termed the Management Information Base or MIB. Objects in the MIB
          are defined using the subset  of  Abstract  Syntax  Notation  One
          (ASN.1)  [3] defined in the SMI. In particular, each object has a
          name, a syntax, and an encoding. The name is an  object  identif-
          ier, an administratively assigned name, which specifies an object
          type. The object type together with an object instance serves  to
          uniquely  identify  a  specific  instantiation of the object. For
          human convenience, we often use  a  textual  string,  termed  the
          OBJECT DESCRIPTOR, to also refer to the object type.
     
          The syntax of an object type defines the abstract data  structure
          corresponding  to  that  object type.  The ASN.1 language is used
          for this purpose. However, the SMI purposely restricts the  ASN.1
          constructs  which may be used.  These restrictions are explicitly
          made for simplicity.
     
          The encoding of an object type is simply how that object type  is
          represented  using  the  object type's syntax. Implicitly tied to
          the notion of an object type's syntax and  encoding  is  how  the
          object type is represented when being transmitted on the network.
     
          The SMI specifies the use of the basic encoding  rules  of  ASN.1
          [4], subject to the additional requirements imposed by the SNMP.
     
          The SMI does not provide a means for defining traps.   The  SNMP,
          however,  does  define  a few standard traps and provides a means
          for defining  enterprise-specific  traps.   The  TRAP-TYPE  macro
          defined  in  RFC  1215  [10] suggests a straight-forward approach
          towards defining traps used with the SNMP.
     
     
     4.1     Format of Definitions
     
          Section 6 contains the specification of  all  object  types  con-
          tained in this MIB module. The object types are defined using the
          conventions defined in the SMI,  as  amended  by  the  extensions
          specified in RFC 1212.
     
          Section 6.3 contains contains  the  trap  definitions  using  the
          TRAP-TYPE macro described in RFC 1215.
     
     
     
     
     
     
     
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     5.0     Approach
     
          The mechanism for sending traps  is  straight-forward.   When  an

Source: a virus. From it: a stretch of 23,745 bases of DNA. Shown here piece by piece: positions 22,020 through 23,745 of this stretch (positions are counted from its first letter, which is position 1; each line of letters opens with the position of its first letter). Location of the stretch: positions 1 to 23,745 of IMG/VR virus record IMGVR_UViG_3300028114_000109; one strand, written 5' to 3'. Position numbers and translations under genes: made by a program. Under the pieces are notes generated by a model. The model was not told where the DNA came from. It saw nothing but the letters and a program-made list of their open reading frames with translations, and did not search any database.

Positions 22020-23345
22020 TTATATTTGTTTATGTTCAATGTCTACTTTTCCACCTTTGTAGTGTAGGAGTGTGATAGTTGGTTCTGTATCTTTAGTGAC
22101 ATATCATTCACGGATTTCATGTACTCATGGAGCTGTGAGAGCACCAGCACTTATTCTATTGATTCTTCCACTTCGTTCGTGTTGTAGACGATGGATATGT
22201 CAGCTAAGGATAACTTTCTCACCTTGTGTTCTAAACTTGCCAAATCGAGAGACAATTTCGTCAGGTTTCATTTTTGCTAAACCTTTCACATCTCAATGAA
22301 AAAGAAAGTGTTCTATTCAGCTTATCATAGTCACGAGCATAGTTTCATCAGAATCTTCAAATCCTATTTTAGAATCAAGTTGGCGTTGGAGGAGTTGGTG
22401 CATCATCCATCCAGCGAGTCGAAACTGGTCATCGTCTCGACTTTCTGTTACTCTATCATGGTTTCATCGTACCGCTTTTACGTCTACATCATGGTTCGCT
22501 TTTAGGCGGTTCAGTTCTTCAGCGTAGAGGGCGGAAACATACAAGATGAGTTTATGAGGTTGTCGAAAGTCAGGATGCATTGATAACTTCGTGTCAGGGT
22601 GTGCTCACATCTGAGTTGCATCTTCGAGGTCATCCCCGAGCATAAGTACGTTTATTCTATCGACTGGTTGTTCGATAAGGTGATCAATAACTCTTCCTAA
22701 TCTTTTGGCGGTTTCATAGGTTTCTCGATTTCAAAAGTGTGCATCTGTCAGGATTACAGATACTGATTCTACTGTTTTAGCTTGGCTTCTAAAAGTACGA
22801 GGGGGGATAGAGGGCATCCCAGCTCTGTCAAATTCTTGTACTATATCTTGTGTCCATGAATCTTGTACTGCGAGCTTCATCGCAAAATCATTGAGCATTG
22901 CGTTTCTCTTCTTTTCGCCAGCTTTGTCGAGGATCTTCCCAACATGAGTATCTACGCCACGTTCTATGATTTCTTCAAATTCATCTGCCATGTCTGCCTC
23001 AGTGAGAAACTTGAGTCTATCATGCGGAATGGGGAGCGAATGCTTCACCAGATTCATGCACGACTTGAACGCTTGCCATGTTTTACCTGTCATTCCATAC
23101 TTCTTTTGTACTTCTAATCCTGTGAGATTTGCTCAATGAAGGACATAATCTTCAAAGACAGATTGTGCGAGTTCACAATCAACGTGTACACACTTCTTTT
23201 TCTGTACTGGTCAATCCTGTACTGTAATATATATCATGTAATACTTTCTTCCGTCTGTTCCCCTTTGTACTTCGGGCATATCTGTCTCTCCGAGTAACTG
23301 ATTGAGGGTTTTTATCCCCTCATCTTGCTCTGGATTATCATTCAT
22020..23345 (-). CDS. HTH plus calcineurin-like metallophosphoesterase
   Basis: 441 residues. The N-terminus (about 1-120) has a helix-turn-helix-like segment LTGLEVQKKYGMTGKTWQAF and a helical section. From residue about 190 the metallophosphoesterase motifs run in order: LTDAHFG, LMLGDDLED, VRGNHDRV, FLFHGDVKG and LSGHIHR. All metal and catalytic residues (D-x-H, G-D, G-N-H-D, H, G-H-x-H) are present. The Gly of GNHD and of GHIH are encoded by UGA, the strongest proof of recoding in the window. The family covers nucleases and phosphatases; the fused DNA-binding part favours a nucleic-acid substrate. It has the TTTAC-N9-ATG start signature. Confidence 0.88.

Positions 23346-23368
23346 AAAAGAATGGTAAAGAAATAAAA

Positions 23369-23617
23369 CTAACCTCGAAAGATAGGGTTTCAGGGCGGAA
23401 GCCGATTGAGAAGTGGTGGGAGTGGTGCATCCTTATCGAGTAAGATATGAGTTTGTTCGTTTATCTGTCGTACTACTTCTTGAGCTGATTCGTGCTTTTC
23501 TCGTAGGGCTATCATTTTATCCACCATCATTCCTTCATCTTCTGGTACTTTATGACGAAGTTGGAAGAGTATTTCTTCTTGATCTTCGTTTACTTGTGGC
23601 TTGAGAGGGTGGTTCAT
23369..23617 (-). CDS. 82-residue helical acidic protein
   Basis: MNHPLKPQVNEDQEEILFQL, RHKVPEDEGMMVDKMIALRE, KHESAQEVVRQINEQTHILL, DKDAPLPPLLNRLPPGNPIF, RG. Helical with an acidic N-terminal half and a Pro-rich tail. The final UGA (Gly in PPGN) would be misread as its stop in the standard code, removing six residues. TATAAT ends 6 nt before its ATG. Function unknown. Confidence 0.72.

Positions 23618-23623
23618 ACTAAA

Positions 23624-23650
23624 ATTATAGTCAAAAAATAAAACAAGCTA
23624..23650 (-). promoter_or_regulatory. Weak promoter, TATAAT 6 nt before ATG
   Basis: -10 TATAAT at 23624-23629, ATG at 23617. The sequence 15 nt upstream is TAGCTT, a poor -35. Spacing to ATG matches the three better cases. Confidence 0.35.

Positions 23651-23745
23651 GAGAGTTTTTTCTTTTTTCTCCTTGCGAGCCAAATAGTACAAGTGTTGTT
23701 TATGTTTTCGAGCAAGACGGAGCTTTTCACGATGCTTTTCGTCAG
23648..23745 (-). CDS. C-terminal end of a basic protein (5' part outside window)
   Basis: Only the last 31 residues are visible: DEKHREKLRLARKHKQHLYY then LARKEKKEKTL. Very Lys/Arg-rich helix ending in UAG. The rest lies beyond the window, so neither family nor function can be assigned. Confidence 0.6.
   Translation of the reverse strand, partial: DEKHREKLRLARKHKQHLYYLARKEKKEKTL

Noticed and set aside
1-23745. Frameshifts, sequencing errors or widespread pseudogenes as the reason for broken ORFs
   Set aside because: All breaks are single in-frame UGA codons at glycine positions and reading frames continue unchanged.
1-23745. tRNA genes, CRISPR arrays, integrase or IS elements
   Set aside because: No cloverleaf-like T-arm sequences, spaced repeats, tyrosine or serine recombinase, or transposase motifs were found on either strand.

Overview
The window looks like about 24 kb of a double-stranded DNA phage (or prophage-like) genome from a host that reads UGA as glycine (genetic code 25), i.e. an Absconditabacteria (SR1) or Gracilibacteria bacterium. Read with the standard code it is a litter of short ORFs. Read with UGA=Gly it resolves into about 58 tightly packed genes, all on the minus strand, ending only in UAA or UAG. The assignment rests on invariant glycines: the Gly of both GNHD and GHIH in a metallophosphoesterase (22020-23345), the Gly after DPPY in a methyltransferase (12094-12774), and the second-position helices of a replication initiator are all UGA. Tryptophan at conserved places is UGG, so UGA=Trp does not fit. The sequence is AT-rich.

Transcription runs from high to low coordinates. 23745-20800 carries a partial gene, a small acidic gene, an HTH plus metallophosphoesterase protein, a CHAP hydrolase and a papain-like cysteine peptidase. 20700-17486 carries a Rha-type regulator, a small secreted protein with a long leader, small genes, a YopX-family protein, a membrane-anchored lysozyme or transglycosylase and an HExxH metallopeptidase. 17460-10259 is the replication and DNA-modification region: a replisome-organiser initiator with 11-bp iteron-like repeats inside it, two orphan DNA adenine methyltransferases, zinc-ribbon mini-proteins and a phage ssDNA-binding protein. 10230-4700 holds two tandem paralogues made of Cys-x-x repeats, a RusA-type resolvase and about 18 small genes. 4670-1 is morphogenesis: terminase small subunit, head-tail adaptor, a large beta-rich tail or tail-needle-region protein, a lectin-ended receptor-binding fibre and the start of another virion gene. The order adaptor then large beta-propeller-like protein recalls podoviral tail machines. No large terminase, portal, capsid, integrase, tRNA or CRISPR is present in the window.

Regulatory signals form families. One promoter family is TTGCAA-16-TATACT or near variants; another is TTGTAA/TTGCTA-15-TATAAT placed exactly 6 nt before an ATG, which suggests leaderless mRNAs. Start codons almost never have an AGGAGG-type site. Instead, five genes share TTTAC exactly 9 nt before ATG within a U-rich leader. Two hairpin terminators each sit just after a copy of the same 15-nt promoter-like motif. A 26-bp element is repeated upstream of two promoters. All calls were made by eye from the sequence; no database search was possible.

exception  event occurs, the application notifies the local agent
          who sends a trap to the  appropriate  SNMP  management  stations.
          The message includes the trap type and may include a list of trap
          specific variables.  A new object is defined in section 6.2  that
          will allow a network manager to enable or disable particular OSPF
          traps.  Section 6.3 gives the trap definitions which includes the
          variable  lists.   The router ID of the originator of the trap is
          included in the variable list so that  the  network  manager  may
          easily determine the source of the trap.
     
          To limit the frequency of OSPF traps,  the  following  additional
          mechanisms are suggested.
     
     
     5.1     Ignoring Initial Activity
     
          The majority of critical events occur when OSPF is enabled  on  a
          router, at which time the designated router is elected and neigh-
          bor adjacencies are formed.  During this initial period a  poten-
          tial flood of traps is unnecessary since the events are expected.
          To  avoid  unnecessary  traps,  a  router  should  not  originate
          expected   OSPF   interface  related  traps  until  two  of  that
          interface's dead timer intervals have elapsed.  The expected OSPF
          interface  traps  are  ospfIfStateChange,  ospfVirtIfStateChange,
          ospfNbrStateChange, ospfVirtNbrStateChange,  ospfTxRetranmit  and
          ospfVirtIfTxRetransmit.  Additionally, ospfMaxAgeLsa and ospfOri-
          ginateLsa traps should not be originated  until  two  dead  timer
          intervals  have elapsed where the dead timer interval used should
          be the dead timer with the smallest value.
     
     
     5.2     Throttling Traps
     
          The mechanism for throttling the traps is similar to the  mechan-
          ism explained in RFC 1224 [11] section 5.  The basic idea is that
          there is a sliding window in seconds and an upper  bound  on  the
          number of traps that may be generated within this window.  Unlike
          RFC 1224, traps are not sent to inform the network  manager  that
          the throttling mechanism has kicked in.
     
          A single window should be used to throttle all OSPF  traps  types
          except  for the ospfLsdbOverflow and the ospfLsdbApproachingOver-
          flow trap which should not be throttled.   For  example,  if  the
          window  time is 3, the upper bound is 3 and the events that would
          cause trap types 1,3,5 and 7 occur within a 3 second period,  the
          type 7 trap should not be generated.